Darren Perrin To Deliver Keynote Down Under Before Heading To NZ
Darren’s presentation ‘Why does Australia want incineration?’ at the Mercure Ballarat Hotel and Convention Centre, will look at incineration and consider the rationale for managing waste more sustainably during a time when the country is increasing pre-occupied by its lack of energy from waste incinerators.
A chartered waste manager based in Eunomia’s Manchester office, Darren has worked in waste management consultancy since 2000 in Europe, Australia and New Zealand. He has extensive knowledge of different waste systems and their applicability within different strategic contexts across the globe.
After addressing the Australian Waste to Energy Forum audience which includes government and industry representatives, Darren will be travelling to New Zealand to host ‘Strategic Waste Planning’ a one-day training course in Auckland, New Zealand, on Monday 27th February 2017 and now again on 28th February 2017.
Held at Novotel Auckland Airport between 8.30am – 5.00pm, and hosted/sponsored by WasteMINZ, the day will cover the principles of strategic waste planning, practical strategy development, evidence-based decision making, system design, and assessment and evaluation.
“Incineration is a robust, proven, technology used across the world to manage residual waste. However, the priority should always be on seeking to eliminate the residual waste in the first place, and leading European municipalities are targeting a reduction in residual waste to 10kg per inhabitant.
“The rationale for opting for incineration should be considered within the wider context of waste strategy, and the desirability of moving materials up the hierarchy. Although energy strategy often exerts an influence on the costs of, and uptake of, incineration, experience in some countries show that care should be taken not to allow energy policy to undermine the waste hierarchy. Two points should be at the forefront of treating residual waste: that the choice of solution, and the method of contracting, do not constrain (directly or indirectly) the opportunity to pursue other more sustainable options in the waste hierarchy to reduce, re-use or recycle that waste; and that policy does not act to make residual waste management options artificially cheap. There are obvious linkages between these two.”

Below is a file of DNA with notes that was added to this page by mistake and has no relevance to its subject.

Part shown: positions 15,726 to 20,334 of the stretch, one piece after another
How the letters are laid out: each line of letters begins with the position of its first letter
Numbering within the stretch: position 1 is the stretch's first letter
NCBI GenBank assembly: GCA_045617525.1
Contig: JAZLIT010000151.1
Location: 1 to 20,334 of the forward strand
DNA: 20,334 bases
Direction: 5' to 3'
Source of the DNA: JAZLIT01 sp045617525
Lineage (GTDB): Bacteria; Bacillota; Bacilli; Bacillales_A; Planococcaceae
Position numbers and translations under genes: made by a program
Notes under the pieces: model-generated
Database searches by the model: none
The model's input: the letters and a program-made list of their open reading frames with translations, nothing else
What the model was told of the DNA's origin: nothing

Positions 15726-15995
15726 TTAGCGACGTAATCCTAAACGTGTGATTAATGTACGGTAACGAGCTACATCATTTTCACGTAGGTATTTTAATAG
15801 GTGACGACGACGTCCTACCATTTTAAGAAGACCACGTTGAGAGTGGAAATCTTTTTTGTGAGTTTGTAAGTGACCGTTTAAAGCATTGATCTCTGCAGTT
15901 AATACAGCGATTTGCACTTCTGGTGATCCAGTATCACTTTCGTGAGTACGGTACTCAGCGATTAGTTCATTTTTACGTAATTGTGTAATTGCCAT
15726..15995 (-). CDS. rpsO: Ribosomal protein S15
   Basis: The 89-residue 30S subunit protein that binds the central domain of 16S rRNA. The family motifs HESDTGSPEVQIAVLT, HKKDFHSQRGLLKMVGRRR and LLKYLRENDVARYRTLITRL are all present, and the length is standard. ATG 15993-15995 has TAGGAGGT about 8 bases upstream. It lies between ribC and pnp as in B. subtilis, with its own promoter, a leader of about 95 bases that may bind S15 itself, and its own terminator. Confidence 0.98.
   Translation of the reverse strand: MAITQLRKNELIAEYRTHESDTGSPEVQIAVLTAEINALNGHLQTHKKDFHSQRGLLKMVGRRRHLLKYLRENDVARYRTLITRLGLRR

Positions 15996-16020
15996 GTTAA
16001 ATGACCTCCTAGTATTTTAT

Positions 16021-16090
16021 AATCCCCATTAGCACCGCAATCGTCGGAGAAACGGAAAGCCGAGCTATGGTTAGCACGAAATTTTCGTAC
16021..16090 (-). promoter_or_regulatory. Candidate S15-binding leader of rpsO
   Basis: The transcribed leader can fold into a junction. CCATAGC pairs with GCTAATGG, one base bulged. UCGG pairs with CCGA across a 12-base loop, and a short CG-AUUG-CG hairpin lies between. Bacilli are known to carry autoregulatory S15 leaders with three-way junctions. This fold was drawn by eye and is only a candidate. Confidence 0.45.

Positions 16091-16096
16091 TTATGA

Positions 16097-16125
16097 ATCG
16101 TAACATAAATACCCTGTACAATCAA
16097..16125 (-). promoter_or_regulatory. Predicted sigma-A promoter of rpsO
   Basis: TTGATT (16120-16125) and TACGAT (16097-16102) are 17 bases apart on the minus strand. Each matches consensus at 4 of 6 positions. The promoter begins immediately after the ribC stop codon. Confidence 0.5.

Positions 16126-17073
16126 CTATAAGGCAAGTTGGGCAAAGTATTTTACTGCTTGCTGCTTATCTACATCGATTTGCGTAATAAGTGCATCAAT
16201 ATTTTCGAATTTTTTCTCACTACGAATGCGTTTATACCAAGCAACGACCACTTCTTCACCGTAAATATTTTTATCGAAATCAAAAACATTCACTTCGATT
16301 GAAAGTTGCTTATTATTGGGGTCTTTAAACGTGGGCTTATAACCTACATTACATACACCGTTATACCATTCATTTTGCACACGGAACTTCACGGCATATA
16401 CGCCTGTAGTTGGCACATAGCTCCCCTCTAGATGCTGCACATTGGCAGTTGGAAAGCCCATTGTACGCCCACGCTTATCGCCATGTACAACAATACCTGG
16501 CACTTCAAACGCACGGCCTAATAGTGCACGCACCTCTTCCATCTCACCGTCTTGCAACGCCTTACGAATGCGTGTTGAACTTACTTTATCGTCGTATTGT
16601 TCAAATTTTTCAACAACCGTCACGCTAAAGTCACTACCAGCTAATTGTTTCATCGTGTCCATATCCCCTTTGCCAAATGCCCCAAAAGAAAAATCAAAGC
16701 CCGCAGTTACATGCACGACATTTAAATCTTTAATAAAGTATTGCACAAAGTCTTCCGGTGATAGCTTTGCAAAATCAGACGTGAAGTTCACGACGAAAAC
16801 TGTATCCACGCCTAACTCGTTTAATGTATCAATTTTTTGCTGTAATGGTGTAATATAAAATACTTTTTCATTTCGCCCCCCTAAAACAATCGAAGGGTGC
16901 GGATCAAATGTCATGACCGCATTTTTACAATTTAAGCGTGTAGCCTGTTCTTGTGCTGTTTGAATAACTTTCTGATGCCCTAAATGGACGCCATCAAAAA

The full programme for the Australian Waste to Energy Forum can be found here.
Find out more about the ‘Strategic Waste Planning: A one-day training course’ here.
Eunomia will be organising webinars and other events covering its areas of expertise in Australasia over the coming weeks, keep an eye on our website more for more details.